Evolution of the Pannonian Basin System: 1. Tectonics

Tectonics, Volume 2 (1) – Feb 1, 1983

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Publisher
Wiley
Copyright
Copyright © 1983 by the American Geophysical Union.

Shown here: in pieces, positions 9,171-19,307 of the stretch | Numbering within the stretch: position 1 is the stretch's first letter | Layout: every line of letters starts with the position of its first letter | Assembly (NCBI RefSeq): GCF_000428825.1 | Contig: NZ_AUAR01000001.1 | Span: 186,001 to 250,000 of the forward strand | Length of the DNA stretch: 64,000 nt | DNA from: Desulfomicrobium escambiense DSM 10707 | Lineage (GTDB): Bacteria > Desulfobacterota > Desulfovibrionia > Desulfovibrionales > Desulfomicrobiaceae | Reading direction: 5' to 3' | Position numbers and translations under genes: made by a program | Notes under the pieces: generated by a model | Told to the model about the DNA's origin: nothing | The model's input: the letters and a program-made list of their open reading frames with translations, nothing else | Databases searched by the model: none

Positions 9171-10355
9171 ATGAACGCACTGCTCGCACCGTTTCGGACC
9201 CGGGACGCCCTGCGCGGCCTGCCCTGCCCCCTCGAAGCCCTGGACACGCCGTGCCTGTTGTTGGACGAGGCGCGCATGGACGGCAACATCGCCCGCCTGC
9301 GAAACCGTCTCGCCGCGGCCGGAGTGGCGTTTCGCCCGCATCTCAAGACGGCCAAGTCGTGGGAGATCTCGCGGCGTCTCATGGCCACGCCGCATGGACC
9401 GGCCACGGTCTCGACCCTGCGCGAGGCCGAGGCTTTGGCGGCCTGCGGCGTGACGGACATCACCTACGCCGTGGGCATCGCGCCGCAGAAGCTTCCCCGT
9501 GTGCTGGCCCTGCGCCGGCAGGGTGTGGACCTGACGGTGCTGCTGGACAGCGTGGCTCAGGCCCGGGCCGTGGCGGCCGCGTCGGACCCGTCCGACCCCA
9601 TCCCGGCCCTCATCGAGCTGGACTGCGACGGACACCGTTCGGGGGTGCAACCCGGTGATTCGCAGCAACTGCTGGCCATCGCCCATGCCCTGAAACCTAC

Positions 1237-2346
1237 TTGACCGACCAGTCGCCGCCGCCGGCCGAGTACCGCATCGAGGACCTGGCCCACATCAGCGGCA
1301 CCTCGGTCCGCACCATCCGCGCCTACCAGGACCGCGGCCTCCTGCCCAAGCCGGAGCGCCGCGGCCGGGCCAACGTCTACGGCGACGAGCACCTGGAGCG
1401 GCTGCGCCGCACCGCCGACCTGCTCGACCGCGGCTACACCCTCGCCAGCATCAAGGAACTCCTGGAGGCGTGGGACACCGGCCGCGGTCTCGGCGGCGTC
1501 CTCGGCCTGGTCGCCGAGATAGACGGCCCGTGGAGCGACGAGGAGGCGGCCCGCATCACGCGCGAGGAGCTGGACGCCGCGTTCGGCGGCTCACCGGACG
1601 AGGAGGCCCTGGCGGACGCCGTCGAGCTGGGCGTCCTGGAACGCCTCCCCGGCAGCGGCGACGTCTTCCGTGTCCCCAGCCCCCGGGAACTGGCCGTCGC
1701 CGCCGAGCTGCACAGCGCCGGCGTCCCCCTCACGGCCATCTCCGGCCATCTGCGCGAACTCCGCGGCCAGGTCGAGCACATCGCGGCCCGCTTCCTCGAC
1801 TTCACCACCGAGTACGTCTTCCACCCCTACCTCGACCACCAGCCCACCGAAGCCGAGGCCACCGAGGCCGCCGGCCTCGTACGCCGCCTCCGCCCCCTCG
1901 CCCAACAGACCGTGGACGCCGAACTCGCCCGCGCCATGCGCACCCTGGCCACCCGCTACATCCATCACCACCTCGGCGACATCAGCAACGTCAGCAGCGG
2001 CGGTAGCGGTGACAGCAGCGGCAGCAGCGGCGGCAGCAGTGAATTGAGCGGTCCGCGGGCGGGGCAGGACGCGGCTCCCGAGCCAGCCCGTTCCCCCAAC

ISSN
0278-7407
eISSN
1944-9194
DOI
10.1029/TC002i001p00063
Publisher site
See Article on Publisher Site

Abstract